California stretches 1,240 km north-to-south covering nearly ten degrees of latitude. Here's the state outline superimposed over France, for comparison. The coast simply gets cooler going north. Southern CA is swathed with desert while Northern CA is forested, with the very fertile Central Valley sort of in between. The Sierra Nevada mountain range runs nearly the length of the California-Nevada border. It's a very diverse state socially and ecologically.

As long as we get Yosemite I'm good.

I saw an Absolut ad on a San Francisco building (while going to the Dopefest there) that labeled the two regions "California" and "South California." It was entitled "In an Absolut World."
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  #24  
Old 07-15-2007, 06:34 PM
Gatopescado Gatopescado is offline
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The Grapevine.
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  #25  
Old 07-15-2007, 06:42 PM
silenus silenus is offline
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Quote:
Originally Posted by garygnu
California stretches 1,240 km north-to-south covering nearly ten degrees of latitude. Here's the state outline superimposed over France, for comparison.
Cool. I live in Provence.
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  #26  
Old 07-15-2007, 07:52 PM
DiosaBellissima DiosaBellissima is offline
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Why wouldn't the logical boundary be. . . somewhere in the middle? Like, how any one can say the Grapevine just baffles me. I would say (looking at a map) somewhere around Fresno (even a little north of it).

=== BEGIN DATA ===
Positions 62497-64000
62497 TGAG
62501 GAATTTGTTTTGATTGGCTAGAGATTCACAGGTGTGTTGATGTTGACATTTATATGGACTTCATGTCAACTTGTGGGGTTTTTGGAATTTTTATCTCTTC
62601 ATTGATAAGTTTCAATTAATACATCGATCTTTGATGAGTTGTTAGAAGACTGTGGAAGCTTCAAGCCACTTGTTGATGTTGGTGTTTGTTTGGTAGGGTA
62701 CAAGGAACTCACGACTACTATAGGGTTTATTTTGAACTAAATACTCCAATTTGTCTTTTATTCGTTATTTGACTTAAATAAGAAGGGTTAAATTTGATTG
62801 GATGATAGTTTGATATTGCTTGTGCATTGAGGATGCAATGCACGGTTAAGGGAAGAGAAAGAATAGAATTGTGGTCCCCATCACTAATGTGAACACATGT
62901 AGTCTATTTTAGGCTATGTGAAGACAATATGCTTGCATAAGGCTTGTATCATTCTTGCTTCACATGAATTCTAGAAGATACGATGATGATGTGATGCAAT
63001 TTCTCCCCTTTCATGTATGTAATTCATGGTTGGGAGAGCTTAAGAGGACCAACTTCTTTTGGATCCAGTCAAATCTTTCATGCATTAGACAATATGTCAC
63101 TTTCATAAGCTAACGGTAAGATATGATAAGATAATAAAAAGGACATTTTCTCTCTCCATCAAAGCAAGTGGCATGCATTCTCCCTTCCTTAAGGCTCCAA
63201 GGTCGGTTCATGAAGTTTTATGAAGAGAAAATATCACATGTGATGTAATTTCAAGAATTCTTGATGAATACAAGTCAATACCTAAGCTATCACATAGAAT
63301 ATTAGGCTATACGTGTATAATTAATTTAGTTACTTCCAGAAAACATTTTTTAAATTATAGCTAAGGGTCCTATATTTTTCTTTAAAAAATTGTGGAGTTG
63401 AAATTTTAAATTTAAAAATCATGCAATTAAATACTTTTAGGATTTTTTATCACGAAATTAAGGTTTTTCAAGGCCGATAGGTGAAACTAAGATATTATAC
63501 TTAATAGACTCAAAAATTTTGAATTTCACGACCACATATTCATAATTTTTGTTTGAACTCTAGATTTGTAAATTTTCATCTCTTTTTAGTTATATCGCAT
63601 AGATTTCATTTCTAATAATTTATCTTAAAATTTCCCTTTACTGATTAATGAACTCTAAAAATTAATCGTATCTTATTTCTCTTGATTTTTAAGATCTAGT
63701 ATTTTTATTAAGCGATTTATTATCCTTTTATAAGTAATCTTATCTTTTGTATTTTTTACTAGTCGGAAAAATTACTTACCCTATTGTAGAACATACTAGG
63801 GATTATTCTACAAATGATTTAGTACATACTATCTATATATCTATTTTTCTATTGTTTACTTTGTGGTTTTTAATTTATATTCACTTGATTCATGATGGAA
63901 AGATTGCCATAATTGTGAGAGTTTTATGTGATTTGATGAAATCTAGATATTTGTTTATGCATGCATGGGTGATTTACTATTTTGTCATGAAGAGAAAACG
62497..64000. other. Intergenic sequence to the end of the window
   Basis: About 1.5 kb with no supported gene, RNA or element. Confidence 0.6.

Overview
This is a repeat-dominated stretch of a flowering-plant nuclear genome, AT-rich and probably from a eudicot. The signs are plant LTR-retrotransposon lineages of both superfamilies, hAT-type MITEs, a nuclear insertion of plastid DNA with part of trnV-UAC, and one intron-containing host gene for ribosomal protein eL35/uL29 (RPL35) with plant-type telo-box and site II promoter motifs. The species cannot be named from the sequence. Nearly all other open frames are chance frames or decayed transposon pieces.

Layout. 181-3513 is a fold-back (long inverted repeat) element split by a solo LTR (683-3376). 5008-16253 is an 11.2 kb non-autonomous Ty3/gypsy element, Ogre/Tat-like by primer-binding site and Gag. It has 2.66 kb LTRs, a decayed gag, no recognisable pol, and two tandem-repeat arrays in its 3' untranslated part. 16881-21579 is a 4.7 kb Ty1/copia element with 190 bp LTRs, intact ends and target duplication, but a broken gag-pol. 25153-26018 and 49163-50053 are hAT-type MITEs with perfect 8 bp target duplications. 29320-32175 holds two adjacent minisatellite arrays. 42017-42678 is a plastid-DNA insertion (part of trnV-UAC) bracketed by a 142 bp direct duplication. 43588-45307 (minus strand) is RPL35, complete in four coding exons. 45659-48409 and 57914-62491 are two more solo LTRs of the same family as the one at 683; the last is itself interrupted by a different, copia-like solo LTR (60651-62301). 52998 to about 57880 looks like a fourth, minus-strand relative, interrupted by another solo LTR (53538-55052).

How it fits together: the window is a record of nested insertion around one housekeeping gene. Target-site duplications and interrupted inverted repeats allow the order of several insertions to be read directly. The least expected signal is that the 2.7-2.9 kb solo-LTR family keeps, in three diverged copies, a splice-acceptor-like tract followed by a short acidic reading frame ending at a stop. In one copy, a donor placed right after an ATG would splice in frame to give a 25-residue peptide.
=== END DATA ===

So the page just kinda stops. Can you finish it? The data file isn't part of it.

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  #27  
Old 07-15-2007, 08:55 PM
Antonius Block Antonius Block is offline
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Assuming that we're just doing a "North / South" split, no "Central Coast" or "Central Valley":
Quote:
Originally Posted by Tamerlane
Myself, I've always had a tendency to use a vague line starting at Big Sur to split the state.
I, too, think of Big Sur as the furthest south point of "Northern California"; even the name (sur = "south") suggests that it's part of en entity that stretches northward from it.

One can also get down as far as Big Sur -- but no further -- from the SF Bay Area (and even from Fort Bragg on the Mendocino Coast or Nevada City in the Sierra foothills) using only local public transportation. This, to me, means that the cutoff line between North and South cannot be further north than Big Sur. [In addition, I've only ever heard anyone around Big Sur refer to its main thoroughfare as "Highway One", never "The One" as those SoCal people have a tendency to do...]